Construction Factoring: What You Should Know!

Posted by Factor Funding Co. on June 18, 2015


The construction industry has recovered remarkably since the recent economic downturn. No longer are people reluctant to build new homes and office buildings. As the economy improves, they are ready to hire you and your construction company for their upcoming projects.

When you want to ensure that you have enough cash on hand to keep your company functional, you may consider factoring as a source of financing. Before you factor your invoices, however, you should understand how this type of financing works for construction companies, and how it can benefit your business.

Advantages of Construction Factoring

In many key ways, factoring works for construction companies the way it does for any other business. It offers the same perks that make it attractive, but also proves easier than taking out a bank loan.

Factoring is the process of selling some or all of your unpaid invoices to a financier known as a factor. The factor pays you up to 80 percent of the invoice's face value and holds the remaining 20 percent in reserve. Once your clients pay their accounts receivable, the factor then pays you the remainder, less the fees it charges for its service.

Some of the better-known advantages that come with factoring for any business include:

Faster and easier approval for financing: A factor can approve your application in days rather than weeks. You can get approved with bad credit or even a recent bankruptcy if your clients have good credit and good payment records.

More money upfront: A bank will limit the amount of funds you can receive based on your credit score, how much money your business makes, and other information. You may be able to receive more money with factoring, particularly if you sell multiple invoices at one time.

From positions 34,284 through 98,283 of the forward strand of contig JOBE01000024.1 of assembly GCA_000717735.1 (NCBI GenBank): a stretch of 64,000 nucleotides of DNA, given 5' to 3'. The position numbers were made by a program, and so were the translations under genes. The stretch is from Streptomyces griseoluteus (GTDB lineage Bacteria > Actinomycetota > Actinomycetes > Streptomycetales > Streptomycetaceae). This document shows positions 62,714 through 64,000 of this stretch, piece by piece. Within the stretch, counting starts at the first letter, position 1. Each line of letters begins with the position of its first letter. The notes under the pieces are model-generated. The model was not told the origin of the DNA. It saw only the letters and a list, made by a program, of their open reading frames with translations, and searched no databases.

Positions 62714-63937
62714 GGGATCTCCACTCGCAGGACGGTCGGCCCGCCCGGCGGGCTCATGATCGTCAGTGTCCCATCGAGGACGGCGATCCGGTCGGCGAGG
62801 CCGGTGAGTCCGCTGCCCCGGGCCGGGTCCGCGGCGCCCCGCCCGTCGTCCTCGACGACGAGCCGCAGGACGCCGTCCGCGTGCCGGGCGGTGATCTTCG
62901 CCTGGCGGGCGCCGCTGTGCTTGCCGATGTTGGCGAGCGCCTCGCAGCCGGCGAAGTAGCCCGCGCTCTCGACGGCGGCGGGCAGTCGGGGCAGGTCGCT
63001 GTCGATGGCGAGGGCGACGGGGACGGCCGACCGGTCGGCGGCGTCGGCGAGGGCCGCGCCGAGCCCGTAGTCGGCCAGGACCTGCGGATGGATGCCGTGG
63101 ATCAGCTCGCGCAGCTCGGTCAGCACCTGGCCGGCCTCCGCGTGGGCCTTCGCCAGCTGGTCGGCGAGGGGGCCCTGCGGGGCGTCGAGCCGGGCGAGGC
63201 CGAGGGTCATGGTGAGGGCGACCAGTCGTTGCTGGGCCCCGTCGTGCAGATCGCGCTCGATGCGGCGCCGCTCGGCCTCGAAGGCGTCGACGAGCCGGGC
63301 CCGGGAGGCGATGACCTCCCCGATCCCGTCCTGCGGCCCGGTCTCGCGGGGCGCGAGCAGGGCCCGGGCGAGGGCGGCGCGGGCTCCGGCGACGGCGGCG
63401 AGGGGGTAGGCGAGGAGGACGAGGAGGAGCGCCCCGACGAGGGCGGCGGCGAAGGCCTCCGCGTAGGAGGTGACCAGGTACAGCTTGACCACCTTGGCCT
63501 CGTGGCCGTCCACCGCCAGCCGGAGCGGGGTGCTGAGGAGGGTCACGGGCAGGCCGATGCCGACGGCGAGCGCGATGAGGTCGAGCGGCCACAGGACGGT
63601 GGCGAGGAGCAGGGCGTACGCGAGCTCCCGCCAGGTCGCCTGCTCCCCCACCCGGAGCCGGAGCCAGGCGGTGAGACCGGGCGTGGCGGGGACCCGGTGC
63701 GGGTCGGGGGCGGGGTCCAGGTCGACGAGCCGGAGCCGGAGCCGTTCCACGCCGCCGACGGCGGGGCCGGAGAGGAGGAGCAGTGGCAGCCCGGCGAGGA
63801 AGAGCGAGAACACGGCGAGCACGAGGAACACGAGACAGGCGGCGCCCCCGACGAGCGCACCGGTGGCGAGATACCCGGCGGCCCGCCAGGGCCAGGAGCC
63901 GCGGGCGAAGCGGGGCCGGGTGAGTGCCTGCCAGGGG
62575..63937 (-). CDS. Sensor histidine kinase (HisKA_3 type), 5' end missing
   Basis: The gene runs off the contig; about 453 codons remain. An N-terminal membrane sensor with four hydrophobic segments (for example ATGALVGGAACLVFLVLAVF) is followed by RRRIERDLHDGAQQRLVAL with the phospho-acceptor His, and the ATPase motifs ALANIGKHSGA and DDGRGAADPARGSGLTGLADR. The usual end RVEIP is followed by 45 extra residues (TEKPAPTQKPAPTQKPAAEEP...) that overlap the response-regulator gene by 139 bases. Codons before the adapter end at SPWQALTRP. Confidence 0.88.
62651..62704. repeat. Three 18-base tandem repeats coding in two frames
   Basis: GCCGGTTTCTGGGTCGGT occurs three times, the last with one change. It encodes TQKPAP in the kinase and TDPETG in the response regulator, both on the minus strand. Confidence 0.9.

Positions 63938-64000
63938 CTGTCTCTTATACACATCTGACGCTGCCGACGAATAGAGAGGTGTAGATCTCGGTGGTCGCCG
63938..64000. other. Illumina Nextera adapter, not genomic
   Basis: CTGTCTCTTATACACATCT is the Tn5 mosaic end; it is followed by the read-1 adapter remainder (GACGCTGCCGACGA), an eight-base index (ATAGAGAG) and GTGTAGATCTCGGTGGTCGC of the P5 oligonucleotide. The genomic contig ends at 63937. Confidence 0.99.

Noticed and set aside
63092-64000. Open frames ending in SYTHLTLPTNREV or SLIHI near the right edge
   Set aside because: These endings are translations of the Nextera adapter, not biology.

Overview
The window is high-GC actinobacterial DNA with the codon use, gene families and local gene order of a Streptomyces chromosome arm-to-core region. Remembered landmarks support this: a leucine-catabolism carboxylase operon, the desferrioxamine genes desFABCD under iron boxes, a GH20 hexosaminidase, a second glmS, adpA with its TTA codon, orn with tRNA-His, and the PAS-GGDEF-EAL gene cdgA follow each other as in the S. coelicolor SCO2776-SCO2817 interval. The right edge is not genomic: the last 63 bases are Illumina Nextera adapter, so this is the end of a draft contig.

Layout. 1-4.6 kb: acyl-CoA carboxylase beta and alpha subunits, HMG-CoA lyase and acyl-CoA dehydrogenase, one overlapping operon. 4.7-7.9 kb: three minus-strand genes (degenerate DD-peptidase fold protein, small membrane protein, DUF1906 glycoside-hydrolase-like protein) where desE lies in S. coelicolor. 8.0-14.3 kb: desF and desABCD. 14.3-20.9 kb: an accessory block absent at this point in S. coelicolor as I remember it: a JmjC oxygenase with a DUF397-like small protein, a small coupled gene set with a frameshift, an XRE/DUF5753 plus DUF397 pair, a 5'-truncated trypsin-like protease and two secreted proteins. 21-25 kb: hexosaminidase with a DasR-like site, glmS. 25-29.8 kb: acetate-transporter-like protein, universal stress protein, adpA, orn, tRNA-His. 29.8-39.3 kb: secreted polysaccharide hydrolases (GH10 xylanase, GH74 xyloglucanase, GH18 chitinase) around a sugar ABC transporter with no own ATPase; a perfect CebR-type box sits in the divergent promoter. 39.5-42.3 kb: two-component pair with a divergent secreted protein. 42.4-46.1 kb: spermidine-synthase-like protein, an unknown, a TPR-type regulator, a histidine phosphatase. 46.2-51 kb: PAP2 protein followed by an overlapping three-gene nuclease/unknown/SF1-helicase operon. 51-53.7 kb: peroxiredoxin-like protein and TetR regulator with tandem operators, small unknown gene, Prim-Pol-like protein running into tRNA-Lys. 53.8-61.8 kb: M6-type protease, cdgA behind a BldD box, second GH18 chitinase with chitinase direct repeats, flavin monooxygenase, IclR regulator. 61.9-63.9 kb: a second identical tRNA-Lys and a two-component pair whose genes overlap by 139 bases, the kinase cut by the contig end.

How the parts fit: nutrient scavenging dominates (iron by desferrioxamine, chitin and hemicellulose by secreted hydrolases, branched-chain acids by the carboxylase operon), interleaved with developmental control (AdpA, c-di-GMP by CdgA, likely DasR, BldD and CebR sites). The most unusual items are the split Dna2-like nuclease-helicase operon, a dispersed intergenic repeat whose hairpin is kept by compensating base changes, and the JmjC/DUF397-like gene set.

Costs can be lower: The only costs you pay are the discounted rate at which you sell your invoices and the fees charged by the factor. Many times, these costs are lower than a bank's loan APR.

Freedom to use cash for any purpose: A factor will not restrict you in how you use your cash. You can use it for your cash flow, to buy inventory, paying your employees, or a host of other purposes.

Considerations for Construction Factoring

Even with these advantages, you still should understand how factoring can be a unique proposition for construction companies. Given the complexity of this industry, for example, you would do well to find a factor that has prior experience financing construction companies, and understands the circumstances that can affect how clients pay their invoices.

A qualified factor will take into consideration contractual restrictions like "paid if paid" and "paid when paid." These details could introduce variables like disputes, charge backs, and other circumstances that could delay how quickly the accounts get paid.

Likewise, an experienced construction factor will understand and be able to accommodate exceptions like retainage payments. These payments, which can total up to 10 percent, are often held in reserve to address issues like disputes and other problems.

Experienced consideration factoring companies should also be able to determine whether or not you would do best with recourse factoring or non-recourse factoring. Depending on the type of projects your company is handling and the financial stability of your invoice clients, the factor may insist that you use either recourse or non-recourse factoring. Determining what option is best for you, however, requires that the factor understand the difference among the various construction projects that are common with this industry.

As the construction industry enjoys its rebound after a difficult recession, you can make sure your company is ready to serve your clients by using factoring to improve your cash flow. This choice calls for you to know its benefits and how your industry can impact your funding.

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